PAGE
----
Some guests were heavily inebriated parents who had given up control of their children to the wild, while others would flirt with the trainers in full view of their spouses, and others just wanted to find a semi-secluded spot to bone in the water. I'm no prude, but for the love of God, please keep your drunken canoodling ass away from the wild predatory animals that I am in charge of protecting.
"Tell me more about this ... blowhole of yours."
When I was working in the aviary, a big caged-in exhibit filled with exotic birds, my job was to hand out cups of food to the guests passing through and educate them about the wildlife. Next to me was a tawny frogmouth -- an owly-looking bird that sits perfectly still most of the day.
So I was standing there, explaining something awesome to a kid with eyes as big as saucers (easily the best part of the job), when a guest walked straight up to the bird, squinted his eyes in confusion, and shoved him off his perch as hard as he could. Down went the bird, out flipped me. I would later be reprimanded for cussing at a guest, but the drunken guy walked away like nothing had happened, free to dick his way through the rest of the animal kingdom.
Animals Are Even Grosser Than You Think
You know who is way into masturbation? OK, no, don't raise your hands. We're talking about animals here, remember? Animals are huge fans of freeing willy.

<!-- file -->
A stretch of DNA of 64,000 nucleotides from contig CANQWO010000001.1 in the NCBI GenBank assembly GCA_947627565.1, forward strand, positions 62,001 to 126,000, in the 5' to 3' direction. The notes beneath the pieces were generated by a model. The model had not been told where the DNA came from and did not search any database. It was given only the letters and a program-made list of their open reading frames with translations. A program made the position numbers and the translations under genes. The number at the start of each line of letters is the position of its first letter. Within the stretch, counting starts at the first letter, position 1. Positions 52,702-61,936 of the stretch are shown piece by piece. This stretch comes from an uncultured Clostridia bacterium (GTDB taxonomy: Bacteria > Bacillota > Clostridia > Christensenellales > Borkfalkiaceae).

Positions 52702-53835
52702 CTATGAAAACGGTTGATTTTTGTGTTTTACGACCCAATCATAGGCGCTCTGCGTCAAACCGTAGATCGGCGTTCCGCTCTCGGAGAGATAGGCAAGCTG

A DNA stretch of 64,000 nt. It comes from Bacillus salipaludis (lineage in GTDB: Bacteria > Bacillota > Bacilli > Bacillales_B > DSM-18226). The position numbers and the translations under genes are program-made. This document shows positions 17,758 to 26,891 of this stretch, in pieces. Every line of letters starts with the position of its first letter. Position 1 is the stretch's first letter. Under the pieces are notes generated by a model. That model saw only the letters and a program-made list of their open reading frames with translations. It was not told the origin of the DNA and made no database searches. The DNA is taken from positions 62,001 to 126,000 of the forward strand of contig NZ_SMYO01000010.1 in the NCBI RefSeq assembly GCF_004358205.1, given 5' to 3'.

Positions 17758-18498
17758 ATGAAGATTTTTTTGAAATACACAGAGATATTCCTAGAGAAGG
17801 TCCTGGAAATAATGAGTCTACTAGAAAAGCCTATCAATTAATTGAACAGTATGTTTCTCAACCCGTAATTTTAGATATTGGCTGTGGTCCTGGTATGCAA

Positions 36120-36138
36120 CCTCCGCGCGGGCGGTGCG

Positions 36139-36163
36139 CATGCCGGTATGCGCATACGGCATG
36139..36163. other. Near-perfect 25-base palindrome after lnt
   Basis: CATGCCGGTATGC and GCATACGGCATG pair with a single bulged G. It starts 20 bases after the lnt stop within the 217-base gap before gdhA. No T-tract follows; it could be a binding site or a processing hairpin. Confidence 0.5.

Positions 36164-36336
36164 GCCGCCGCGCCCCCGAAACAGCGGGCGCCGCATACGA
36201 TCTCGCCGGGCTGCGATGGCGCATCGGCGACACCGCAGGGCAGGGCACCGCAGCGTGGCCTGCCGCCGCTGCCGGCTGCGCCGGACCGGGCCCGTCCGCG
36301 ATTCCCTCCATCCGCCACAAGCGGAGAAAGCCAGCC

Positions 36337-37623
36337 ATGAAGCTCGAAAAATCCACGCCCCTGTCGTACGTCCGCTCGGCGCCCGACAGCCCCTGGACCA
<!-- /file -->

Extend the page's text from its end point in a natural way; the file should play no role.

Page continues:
That's why seals are always all lubed up.
Walruses in particular like to jerk it, and I knew trainers who had to, on multiple occasions, swim through a rich, foamy latte of walrus semen. One was just getting in the water to train when a walrus decided to empty the old chum bucket. After he finished ... well, she had to continue working through it, because she was an animal trainer, and being a trainer sometimes means taking a bath in interspecies jizz. They tend not to put that part in the recruitment pamphlets.
But this wasn't some weird crush the walrus had on his trainer or anything: He got off on public masturbation. Seriously, he'd do it in front of guests because they would -- without fail -- start applauding, and he loved that shit. Exhibitionism fetishes aren't limited to humans.
They told him that if he kept masturbating, his tusks would fall out, but did he listen?
Quick aside: You want to know what maggot feces tastes like? No, you say? Please, God, I'll do anything not to know that, you say?
Don't get a job at SeaWorld.
Since lizards and birds eat maggots, we used to get these gigantic tubes of them for feeding. For a while it was my job to pop them open and act as a grub delivery man. When you pop the tubes open, there's always a big puff of sweet-smelling powder that utterly inundates you -- your arms, your face, up your nose, and even down your throat. And that sweet, sweet powder, my friends, is the poop. Maggot poop.
Maggot poop tastes sweet, like honey. Good luck unknowing that.
JF Sargent once touched a dolphin in the wild, so suck it, SeaWorld. He's also on Twitter and Facebook. Chitinous Radula no longer works in animal training.